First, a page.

Portugal with Lisa Knotts
Air Canada Amazing Race
I was a lucky participant in Air Canada’s latest running of their “Amazing Race”, based loosely on the TV show of the same name. This year’s edition was held in the lesser known Alejento Province of Portugal.
Located just about 90 minutes east of Lisbon, Evora was our base for the first three nights in Portugal before moving for two nights to Alter do Chao, about 70 minutes north of Evora. Our final night was just an hour south in Arraiolos for an easy ride back to Lisbon. Our hotels were each less than two hours from Lisbon. From our hotel bases we also visited Estremoz and Monsaraz.
Alejento Province of Portugal is the country’s largest province encompassing more than 30% of the country yet a little less than 5% of the country’s population. As we left Lisbon, we crossed a large body of water that if you were not looking at a map, you might confuse with the ocean coastline but in fact it is the mouth of the Rio Tejo.
Once we had crossed the river and started the easy drive towards Evora, we were soon viewing rolling hills and the agricultural landscape. It soon became clear that the trees that were scattered across the fields were olive trees or cork trees and they offered a welcome shade.
Over the next six nights as we explored the region the relaxed nature of the people and their approach struck me. They easily spoke English in each place we visited and it never felt like we were in a throng of people. Here was somewhere we could explore and catch our breath.
And for history there is much to see and explore, if you are a history buff. We spent primarily our time in the medieval towns that were along the route to Spain.
English is widely spoken across Portugal, but if you have a few words of Portuguese and make a little effort, they appreciate it. “Obrigado” is the masculine form of “thank you”, while “obrigada” is the feminine form - and the speaker determines the word used, not the receiver of the greeting.
When you are ready to explore Alejento, make sure you rent a car so you can really visit the many fortified towns. Once you are out of Lisbon, it is an easy driving province without the mad rush of traffic. The principal roads are easy to navigate. Check out Rota Historica (or the historical route). However, once you enter the towns, you really need to be in a small vehicle and not in any rush.
Alejento is known for its summer heat, particularly in August when temperatures have been exceeding 40°C in recent years. Maybe plan your visit in April – early June, or mid-September to November if you like more moderate temperatures.
While we stayed in many lovely properties on this trip, my favourite was Herdade da Cortesia, located near the town of Avis. This hotel and their philosophy captured my imagination. In chatting with the gentleman who created this retreat, he admits he’s not a hotelier by training so he didn’t follow the rules, but that hasn’t prevented him from creating a unique and beautiful space. His passion has evidently translated into a lovely resort with no pretense. Here, there is no rush. As they say, “Here, breakfast has no hours".
Want to start some adventures? Here you have access to hiking trails, bicycles, paddle surfing included. And if you are a little more adventurous, rowing and boat tours are at the resort’s edge…with three different arms to explore so you have choices.
This hotel regularly hosts several national rowing teams as they prepare for their seasons. So if the gym is important to you, this one is athlete approved. You may even workout next to some future Olympians.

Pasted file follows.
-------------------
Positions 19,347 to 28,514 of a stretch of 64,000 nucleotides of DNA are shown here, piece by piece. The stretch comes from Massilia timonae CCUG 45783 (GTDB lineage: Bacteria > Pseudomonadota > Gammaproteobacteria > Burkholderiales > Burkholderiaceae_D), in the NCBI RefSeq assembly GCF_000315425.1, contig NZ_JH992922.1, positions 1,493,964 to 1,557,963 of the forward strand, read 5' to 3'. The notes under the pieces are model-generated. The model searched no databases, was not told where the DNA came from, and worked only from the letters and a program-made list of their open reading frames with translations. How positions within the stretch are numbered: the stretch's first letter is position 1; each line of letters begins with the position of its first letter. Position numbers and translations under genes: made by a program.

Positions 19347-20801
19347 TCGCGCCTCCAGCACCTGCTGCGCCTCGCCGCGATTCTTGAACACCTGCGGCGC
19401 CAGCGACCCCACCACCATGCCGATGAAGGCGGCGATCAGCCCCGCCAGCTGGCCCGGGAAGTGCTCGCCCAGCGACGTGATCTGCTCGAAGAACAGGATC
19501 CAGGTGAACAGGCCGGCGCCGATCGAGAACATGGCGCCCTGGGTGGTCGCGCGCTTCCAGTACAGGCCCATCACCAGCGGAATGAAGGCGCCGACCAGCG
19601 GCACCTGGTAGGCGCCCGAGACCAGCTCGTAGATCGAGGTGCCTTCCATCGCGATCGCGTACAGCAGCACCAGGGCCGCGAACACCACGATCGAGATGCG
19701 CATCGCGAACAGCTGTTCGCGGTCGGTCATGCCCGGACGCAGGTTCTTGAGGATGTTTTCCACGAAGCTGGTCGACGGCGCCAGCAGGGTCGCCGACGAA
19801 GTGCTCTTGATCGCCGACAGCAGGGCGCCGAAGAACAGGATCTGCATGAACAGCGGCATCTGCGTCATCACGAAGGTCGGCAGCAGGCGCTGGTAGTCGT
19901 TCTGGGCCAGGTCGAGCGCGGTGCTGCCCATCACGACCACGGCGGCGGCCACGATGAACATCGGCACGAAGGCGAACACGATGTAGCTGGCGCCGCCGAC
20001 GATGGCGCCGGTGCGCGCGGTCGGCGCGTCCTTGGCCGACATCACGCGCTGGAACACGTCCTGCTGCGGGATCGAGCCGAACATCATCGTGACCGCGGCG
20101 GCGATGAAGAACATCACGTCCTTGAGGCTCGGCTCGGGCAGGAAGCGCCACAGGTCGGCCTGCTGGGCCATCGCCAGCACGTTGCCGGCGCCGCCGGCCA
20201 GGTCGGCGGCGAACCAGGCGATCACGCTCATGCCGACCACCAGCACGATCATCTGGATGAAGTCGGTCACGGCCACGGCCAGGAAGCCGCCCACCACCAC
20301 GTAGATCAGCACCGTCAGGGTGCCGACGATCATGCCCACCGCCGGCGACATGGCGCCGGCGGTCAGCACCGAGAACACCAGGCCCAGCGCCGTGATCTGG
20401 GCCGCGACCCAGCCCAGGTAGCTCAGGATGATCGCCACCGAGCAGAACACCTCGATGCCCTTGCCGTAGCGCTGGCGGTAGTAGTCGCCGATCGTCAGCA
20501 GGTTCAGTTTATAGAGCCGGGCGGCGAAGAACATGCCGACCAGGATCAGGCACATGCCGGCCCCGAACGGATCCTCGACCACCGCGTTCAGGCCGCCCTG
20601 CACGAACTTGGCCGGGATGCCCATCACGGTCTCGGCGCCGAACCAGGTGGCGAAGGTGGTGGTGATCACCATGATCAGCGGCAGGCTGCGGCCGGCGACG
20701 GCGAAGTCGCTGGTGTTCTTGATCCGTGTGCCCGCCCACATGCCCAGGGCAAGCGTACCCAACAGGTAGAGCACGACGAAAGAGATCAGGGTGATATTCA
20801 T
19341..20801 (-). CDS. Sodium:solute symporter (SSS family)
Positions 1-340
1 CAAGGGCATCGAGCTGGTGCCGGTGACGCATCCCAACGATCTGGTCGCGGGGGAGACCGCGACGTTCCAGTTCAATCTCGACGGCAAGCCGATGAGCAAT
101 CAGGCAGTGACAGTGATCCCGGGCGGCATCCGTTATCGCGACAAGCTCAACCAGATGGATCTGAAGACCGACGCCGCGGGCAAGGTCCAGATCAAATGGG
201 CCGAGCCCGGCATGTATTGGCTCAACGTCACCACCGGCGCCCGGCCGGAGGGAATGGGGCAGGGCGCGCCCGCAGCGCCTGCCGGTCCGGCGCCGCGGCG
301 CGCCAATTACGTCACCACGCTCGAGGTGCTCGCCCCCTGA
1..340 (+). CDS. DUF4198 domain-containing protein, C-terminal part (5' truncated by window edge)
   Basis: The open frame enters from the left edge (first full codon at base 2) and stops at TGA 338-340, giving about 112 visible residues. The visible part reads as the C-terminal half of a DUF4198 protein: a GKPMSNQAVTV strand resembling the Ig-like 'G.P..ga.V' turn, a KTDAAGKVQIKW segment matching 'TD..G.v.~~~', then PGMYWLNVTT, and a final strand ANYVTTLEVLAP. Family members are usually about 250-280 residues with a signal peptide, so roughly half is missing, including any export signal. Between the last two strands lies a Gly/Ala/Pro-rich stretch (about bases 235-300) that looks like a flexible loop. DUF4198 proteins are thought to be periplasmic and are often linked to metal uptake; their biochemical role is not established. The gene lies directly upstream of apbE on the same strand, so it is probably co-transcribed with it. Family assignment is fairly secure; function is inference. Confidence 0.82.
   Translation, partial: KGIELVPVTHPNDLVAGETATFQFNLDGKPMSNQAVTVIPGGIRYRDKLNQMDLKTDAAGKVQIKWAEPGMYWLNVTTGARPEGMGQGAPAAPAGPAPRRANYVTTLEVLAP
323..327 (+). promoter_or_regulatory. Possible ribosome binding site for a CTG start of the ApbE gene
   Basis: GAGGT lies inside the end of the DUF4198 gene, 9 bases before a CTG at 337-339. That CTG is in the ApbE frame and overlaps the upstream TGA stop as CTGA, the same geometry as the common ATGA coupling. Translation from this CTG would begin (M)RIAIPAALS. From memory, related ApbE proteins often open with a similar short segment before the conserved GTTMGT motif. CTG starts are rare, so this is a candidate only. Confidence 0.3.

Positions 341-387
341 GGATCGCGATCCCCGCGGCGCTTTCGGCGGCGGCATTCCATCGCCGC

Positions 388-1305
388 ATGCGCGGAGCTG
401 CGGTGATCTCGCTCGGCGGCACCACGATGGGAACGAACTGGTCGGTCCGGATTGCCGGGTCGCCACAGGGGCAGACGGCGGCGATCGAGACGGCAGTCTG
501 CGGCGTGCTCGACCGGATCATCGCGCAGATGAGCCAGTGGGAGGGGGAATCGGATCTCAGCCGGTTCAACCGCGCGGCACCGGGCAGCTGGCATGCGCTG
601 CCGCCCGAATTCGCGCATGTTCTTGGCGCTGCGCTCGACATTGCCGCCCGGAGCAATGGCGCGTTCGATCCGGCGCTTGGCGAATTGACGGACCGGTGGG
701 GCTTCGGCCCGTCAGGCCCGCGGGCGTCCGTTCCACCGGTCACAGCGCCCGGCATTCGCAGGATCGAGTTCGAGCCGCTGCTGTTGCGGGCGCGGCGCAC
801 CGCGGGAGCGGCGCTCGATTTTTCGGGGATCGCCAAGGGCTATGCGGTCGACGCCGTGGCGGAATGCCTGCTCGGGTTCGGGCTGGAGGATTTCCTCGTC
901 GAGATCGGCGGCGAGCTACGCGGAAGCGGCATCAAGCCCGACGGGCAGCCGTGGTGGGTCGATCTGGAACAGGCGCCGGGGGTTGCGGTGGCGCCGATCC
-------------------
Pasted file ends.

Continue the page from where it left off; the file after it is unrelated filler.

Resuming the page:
I particularly enjoyed the medieval village of Monsaraz, just one of the many villages perched on top of a Portuguese hilltop that rewards you with stunning views of the countryside where you can see more of the agricultural landscape. And as you look across Lake Alqueva, you can see Spain as well. Ancient walls surround this historic village and include the remains of a 13th-century castle. As you enter the gates of the village you are wandering the ancient, winding cobblestone streets lined with white houses. And there are still about twelve families that still live within the gates of this village. Make sure and make some time to enjoy some refreshments while you take in the sweeping views down the hillside.
Portuguese cod fish stew is definitely worth trying. There are a few variations. The one I enjoyed was with a flavorful herb broth with lots of garlic broth over fresh bread. Other variations include the addition of boiled eggs, olives or fresh tomatoes.
Considered the most famous pastry in Portugal is the “Pastel de Nata” a delicious egg tart pastry that is filled with a custard cream and dusted with cinnamon or icing sugar they are well worth enjoying. But I also enjoyed the Arroz Doce, a creamy rice pudding and a few variations of lemon cake.
Of course, when you are in the center's heart of cork production look for the cork. There are many cork products and souvenirs that are not connected to a wine bottle. Hot pads, placemats of course but also some beautiful fashion pieces including shoes, hats and purses too.
Harvesting of the cork trees is a specialized skill that is a manual process so that the tree is not harmed. The harvest season is normally between May and September, among the warmest times. It takes about 25 years before a cork tree is mature enough for the first harvest and then it is harvested again every nine years. The TIRADORES, cork strippers, work in pairs to make two cuts horizontally on the truck and then peel the cork off the tree.
Final piece of advice
Pack your walking shoes and your water bottle as you are bound to walk your socks off. Pack your sense of adventure and explore to your heart’s content.
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